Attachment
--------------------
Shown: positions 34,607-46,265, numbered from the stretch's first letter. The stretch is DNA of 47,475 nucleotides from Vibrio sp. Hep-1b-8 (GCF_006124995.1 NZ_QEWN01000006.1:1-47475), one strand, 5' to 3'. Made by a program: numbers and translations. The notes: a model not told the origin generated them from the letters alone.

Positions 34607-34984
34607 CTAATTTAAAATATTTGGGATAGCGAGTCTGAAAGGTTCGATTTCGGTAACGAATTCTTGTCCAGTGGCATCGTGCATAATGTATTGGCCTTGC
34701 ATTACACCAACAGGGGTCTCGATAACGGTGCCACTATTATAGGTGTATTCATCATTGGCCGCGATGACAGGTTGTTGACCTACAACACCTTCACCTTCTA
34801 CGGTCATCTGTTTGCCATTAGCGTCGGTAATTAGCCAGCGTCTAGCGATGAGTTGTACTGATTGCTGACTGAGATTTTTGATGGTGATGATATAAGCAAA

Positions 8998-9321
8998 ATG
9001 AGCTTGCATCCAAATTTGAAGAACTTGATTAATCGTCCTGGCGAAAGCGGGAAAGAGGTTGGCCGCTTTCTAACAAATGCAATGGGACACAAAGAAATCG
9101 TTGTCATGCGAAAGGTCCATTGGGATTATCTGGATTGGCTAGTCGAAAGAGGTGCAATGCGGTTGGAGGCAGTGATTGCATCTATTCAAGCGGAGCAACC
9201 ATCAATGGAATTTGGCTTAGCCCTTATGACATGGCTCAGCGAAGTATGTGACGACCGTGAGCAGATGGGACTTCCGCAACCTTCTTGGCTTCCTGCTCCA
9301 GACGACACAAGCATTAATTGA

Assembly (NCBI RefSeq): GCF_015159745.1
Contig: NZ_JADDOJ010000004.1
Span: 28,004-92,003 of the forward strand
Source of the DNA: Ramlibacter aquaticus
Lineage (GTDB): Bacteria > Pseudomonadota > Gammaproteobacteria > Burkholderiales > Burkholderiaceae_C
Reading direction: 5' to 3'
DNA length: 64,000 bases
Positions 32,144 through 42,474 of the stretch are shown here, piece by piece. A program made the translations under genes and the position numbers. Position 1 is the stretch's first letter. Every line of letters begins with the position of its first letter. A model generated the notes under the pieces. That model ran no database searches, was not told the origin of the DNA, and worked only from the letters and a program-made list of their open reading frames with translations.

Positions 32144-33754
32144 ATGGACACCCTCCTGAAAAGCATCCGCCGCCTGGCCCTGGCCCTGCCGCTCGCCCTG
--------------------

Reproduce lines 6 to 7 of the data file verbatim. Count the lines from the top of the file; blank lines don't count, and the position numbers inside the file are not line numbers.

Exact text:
Positions 8998-9321
8998 ATG